Howard University law professor Justin Hansford described "outside agitator" as a "racial term" that means "protests are somehow less legitimate," in an interview with Vox. "Not only do you delegitimize the protest itself, but you also delegitimize the activists as not being skillful enough, or clever enough, to do this on their own," Hansford said.

Rapper and filmmaker Boots Riley meanwhile had his own assessment of the term. Kathryn Krawczyk

2:52 p.m.

The NBA's board of governors is expected to ratify the league's return-to-play proposal Thursday, ESPN reports.

Like most professional sports around the world, the NBA went into a prolonged hiatus in March because of the coronavirus pandemic, but it looks like it'll become the first major U.S. league to return to action. It's not exactly right around the corner, however; players won't be back on the court until sometime in July when 22 teams will be invited to begin training in Orlando, Florida.

Once the actual games restart at the Walt Disney World Resort, the proposal has teams playing eight more regular season games to determine playoff seeding, followed by a play-in tournament between the No. 8 and No. 9-seeds in the Eastern and Western Conference (if the No. 9 seeds are within four games of the playoffs.) The postseason will then reportedly consist of the usual seven-game series in each round.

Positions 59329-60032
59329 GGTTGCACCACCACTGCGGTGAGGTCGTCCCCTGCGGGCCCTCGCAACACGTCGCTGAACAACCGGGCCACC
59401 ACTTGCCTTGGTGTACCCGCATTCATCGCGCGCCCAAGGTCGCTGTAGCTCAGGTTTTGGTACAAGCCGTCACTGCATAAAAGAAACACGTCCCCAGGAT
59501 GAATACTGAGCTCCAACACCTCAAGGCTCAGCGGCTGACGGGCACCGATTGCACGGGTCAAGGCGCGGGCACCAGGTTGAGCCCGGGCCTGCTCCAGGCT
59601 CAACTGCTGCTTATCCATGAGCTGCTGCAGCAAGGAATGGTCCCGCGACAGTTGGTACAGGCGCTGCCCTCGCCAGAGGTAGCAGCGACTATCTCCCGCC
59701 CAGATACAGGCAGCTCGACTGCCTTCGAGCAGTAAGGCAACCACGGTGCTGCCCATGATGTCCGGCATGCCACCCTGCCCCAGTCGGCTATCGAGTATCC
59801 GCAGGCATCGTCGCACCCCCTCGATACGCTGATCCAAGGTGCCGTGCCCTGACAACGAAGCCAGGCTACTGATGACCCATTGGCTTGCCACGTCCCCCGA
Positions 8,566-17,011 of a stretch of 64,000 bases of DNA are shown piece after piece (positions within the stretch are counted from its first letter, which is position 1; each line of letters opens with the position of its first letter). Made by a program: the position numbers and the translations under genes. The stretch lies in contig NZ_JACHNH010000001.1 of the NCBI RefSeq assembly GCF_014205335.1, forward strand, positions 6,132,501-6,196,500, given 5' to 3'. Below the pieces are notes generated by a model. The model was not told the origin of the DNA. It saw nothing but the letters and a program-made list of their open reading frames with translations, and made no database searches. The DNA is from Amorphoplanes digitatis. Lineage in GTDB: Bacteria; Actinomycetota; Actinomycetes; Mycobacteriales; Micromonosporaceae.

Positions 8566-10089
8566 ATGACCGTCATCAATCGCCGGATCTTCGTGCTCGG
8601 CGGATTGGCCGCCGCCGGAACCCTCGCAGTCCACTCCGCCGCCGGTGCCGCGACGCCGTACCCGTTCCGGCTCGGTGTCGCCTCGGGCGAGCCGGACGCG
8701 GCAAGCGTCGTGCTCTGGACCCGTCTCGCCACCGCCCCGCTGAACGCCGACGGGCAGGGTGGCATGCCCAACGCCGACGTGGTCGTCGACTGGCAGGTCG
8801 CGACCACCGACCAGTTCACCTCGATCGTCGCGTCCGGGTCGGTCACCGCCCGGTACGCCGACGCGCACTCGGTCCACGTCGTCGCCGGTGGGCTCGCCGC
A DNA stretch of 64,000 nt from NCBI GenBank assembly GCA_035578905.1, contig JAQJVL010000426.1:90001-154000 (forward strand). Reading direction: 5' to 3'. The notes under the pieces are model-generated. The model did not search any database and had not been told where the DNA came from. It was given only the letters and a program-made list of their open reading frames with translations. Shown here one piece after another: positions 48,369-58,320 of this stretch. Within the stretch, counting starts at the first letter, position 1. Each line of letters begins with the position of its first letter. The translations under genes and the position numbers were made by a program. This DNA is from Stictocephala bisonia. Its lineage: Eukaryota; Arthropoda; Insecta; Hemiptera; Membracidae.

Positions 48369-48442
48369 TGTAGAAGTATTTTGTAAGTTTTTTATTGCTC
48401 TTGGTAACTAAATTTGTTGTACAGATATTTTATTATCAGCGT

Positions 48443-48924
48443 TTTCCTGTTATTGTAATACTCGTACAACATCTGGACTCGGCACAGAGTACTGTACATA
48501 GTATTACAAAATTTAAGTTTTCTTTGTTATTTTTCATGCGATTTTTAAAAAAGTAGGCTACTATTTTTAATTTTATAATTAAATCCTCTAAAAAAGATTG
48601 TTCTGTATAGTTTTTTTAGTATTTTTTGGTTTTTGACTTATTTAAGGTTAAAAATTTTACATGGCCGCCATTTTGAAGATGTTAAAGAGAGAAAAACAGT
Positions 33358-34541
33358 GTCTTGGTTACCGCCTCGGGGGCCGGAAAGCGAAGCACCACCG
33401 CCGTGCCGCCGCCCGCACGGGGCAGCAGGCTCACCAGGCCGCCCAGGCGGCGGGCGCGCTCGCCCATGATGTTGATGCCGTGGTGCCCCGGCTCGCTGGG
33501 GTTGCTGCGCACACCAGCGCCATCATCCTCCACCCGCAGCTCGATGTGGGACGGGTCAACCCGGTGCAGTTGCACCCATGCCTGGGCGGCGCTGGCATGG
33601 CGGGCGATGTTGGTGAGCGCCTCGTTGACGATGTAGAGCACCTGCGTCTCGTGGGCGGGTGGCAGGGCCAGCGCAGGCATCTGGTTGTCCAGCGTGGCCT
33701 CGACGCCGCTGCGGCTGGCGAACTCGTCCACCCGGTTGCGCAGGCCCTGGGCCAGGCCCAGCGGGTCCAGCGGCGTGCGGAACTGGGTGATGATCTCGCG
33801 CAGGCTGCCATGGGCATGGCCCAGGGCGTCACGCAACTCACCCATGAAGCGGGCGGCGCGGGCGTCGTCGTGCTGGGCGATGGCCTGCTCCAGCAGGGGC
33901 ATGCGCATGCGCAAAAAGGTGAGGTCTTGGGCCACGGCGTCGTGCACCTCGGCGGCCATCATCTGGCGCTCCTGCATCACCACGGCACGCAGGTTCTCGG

In terms of health and safety, the league is planning to have daily coronavirus testing for everyone involved in the Orlando operations. If a player tests positive, he will have to enter quarantine, but his teammates will continue to play.

The news has sparked excitement, but there's some skepticism, as well, both in terms of the format and safety.

Meanwhile, elsewhere in the sports universe, Major League Baseball has hit another snag in its negotiations to begin its long-delayed season. Tim O'Donnell

2:36 p.m.

Snapchat has joined Twitter in taking action against President Trump.

The company announced Wednesday it will not promote Trump's Snapchat account on Discover anymore, with a spokesperson for Snap telling The New York Times, "We will not amplify voices who incite racial violence and injustice by giving them free promotion on Discover."